Here’s what to look for when the Federal Open Market Committee releases its statement tomorrow at 2 p.m. after a two-day meeting in Washington. The panel won’t provide new economic forecasts, and Chairman Ben S. Bernanke won’t hold a news conference.
-- A decision to maintain the current pace of bond purchases at $85 billion a month, according to Eric Green, global head of foreign exchange, rates and commodities at TD Securities USA LLC in New York. The Fed will probably delay the first reduction in its bond purchases until March, the median of 40 responses in a Bloomberg survey of economists showed.
-- It’s “not a realistic time to make any fundamental changes, given its proximity to the recent shutdown, weaker economic momentum, and markets priced for a generally status-quo outcome,” Green wrote in a research note.
-- Some mention of the 16-day partial U.S. government shutdown in the statement, according to Michael Feroli, chief U.S. economist for JPMorgan Chase & Co. in New York. The Fed may also modestly downgrade its descriptions of employment and housing, in Feroli’s view.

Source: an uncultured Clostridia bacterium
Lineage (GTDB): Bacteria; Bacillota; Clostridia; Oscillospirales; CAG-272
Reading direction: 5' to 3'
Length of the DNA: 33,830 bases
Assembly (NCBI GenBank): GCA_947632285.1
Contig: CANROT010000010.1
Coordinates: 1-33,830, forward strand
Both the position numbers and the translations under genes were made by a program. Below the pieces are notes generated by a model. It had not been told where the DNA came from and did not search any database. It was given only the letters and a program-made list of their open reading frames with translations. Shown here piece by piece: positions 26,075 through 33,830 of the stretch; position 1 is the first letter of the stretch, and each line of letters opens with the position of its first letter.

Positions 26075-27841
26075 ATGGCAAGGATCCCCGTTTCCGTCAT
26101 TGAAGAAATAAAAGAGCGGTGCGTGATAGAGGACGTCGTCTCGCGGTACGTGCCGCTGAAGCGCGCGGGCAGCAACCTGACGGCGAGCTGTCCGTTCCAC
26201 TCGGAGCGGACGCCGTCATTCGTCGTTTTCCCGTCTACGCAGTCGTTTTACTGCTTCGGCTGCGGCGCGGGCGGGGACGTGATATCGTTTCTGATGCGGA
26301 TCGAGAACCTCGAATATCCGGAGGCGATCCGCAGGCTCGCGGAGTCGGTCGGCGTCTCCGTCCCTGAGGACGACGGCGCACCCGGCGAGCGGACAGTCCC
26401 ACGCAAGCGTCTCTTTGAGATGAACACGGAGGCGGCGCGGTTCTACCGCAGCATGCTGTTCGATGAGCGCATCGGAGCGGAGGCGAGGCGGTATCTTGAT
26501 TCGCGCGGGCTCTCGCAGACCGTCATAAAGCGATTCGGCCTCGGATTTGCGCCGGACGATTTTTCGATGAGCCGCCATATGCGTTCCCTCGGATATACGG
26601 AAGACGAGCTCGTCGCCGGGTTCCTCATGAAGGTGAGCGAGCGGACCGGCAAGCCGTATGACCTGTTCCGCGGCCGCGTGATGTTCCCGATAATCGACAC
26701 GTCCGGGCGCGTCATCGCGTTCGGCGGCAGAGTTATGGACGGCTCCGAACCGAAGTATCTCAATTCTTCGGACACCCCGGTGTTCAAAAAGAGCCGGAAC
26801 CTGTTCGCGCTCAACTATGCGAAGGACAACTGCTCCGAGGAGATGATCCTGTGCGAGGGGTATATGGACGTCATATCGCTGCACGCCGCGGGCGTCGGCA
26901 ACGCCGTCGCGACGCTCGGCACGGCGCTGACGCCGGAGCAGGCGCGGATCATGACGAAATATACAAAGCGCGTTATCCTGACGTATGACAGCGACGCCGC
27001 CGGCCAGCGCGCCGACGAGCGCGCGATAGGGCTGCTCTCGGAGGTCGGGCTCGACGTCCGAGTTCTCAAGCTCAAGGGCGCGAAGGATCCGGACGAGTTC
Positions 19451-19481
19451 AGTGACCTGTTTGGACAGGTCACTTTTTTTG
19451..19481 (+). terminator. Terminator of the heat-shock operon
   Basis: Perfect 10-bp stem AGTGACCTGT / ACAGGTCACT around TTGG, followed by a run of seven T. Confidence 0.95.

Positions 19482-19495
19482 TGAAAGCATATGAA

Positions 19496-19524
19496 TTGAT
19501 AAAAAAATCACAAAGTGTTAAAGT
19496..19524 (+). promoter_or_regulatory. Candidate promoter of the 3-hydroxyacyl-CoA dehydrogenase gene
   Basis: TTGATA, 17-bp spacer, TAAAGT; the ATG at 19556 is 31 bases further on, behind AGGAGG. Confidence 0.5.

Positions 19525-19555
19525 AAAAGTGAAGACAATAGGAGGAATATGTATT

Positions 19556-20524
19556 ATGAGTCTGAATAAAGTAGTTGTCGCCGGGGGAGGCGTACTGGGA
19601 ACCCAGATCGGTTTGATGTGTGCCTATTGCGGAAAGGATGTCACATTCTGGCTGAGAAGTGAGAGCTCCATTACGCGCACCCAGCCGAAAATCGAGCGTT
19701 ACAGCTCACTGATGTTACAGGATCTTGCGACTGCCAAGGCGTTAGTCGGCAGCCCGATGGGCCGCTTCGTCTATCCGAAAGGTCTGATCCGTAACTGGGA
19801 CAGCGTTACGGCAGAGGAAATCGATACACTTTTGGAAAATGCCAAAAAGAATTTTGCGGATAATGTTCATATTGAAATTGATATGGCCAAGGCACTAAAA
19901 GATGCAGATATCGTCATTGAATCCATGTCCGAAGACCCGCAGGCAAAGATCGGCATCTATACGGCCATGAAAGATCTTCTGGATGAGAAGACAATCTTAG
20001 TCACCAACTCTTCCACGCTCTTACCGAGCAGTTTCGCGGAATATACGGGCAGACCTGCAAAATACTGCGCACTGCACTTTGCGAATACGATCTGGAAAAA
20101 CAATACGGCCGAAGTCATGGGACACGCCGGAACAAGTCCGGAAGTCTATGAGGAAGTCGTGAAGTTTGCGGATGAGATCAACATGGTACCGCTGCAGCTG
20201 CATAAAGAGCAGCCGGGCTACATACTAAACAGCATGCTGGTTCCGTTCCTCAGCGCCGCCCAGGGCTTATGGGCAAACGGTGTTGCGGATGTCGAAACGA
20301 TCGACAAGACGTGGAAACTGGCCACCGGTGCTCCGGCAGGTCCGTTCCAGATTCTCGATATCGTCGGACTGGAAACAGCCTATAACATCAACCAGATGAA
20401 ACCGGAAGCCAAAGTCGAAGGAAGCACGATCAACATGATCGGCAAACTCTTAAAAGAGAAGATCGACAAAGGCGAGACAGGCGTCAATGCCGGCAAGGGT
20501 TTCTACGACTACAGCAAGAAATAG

-- A change to the statement’s characterization of financial conditions, which last month’s statement said were tightening and could slow economic improvement.
-- “The question is, what will the FOMC focus on -- the fact that conditions are still tighter than the Fed would like them to be, or the fact that they eased over the intermeeting period?” Roberto Perli, a partner at Cornerstone Macro LP in Washington, wrote in a note. “If it chooses the latter, it would be another indication that the Fed doesn’t think December is off the table in terms of tapering.”
-- No change to the Fed’s guidance on the future course of interest rates, according to Michael Hanson, senior U.S. economist at Bank of America Corp. in New York. The FOMC repeated its pledge last month to maintain its benchmark rate near zero at least as long as unemployment is above 6.5 percent and the outlook for inflation is no more than 2.5 percent.
-- “With the markets pushing out the expected date of the first Fed rate hike, there is no urgency to change guidance now,” Hanson wrote